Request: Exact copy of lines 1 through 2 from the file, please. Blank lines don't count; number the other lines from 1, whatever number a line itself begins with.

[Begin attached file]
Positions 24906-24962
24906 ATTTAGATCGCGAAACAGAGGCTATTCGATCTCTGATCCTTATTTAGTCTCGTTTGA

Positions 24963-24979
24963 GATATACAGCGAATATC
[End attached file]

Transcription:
Positions 24906-24962
24906 ATTTAGATCGCGAAACAGAGGCTATTCGATCTCTGATCCTTATTTAGTCTCGTTTGA